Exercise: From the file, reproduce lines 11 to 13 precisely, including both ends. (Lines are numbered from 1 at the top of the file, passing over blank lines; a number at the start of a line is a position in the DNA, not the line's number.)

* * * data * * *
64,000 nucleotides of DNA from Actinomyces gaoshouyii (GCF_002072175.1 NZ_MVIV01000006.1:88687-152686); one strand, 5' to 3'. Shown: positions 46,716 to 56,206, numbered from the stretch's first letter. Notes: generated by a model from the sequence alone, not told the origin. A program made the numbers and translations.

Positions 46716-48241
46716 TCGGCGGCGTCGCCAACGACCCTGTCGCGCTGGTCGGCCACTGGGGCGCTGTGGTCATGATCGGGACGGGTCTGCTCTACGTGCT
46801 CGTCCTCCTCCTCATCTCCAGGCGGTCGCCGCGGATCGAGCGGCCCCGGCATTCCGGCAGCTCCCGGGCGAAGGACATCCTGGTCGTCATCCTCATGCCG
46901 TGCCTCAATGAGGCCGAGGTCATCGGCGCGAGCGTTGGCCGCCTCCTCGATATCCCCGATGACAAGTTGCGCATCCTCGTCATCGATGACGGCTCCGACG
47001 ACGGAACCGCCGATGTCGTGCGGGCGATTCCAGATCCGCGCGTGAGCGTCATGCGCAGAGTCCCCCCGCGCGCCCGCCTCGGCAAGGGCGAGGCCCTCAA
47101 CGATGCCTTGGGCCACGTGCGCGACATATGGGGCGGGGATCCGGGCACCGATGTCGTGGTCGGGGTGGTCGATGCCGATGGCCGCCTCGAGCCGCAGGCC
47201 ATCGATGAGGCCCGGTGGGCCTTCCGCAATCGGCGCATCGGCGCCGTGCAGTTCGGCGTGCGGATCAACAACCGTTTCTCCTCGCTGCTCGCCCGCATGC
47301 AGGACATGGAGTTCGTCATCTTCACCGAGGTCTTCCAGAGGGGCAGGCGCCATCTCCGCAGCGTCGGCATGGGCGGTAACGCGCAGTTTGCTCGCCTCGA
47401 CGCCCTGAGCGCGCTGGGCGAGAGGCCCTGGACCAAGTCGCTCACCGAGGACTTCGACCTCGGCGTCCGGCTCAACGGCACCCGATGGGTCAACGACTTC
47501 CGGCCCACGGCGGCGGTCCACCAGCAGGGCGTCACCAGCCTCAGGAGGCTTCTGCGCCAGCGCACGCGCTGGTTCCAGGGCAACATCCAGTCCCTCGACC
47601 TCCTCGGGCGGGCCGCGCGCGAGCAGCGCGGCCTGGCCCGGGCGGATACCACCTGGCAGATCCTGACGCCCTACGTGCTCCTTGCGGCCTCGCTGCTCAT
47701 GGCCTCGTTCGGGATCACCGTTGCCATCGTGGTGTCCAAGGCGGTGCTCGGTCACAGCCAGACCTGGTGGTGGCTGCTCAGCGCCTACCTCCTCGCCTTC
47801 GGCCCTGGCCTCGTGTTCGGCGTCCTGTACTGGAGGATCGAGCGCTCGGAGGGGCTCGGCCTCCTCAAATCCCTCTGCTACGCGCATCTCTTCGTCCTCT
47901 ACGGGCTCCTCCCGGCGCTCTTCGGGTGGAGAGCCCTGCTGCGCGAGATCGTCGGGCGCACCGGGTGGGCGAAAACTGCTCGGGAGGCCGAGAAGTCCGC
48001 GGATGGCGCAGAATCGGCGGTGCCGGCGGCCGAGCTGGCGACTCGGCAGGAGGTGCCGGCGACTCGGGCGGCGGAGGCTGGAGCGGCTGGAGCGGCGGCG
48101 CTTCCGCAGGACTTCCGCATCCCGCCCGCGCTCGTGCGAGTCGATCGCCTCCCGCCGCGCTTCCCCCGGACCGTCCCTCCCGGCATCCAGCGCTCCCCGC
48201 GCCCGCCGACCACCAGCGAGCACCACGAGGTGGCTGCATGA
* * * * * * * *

47501 CGGCCCACGGCGGCGGTCCACCAGCAGGGCGTCACCAGCCTCAGGAGGCTTCTGCGCCAGCGCACGCGCTGGTTCCAGGGCAACATCCAGTCCCTCGACC
47601 TCCTCGGGCGGGCCGCGCGCGAGCAGCGCGGCCTGGCCCGGGCGGATACCACCTGGCAGATCCTGACGCCCTACGTGCTCCTTGCGGCCTCGCTGCTCAT
47701 GGCCTCGTTCGGGATCACCGTTGCCATCGTGGTGTCCAAGGCGGTGCTCGGTCACAGCCAGACCTGGTGGTGGCTGCTCAGCGCCTACCTCCTCGCCTTC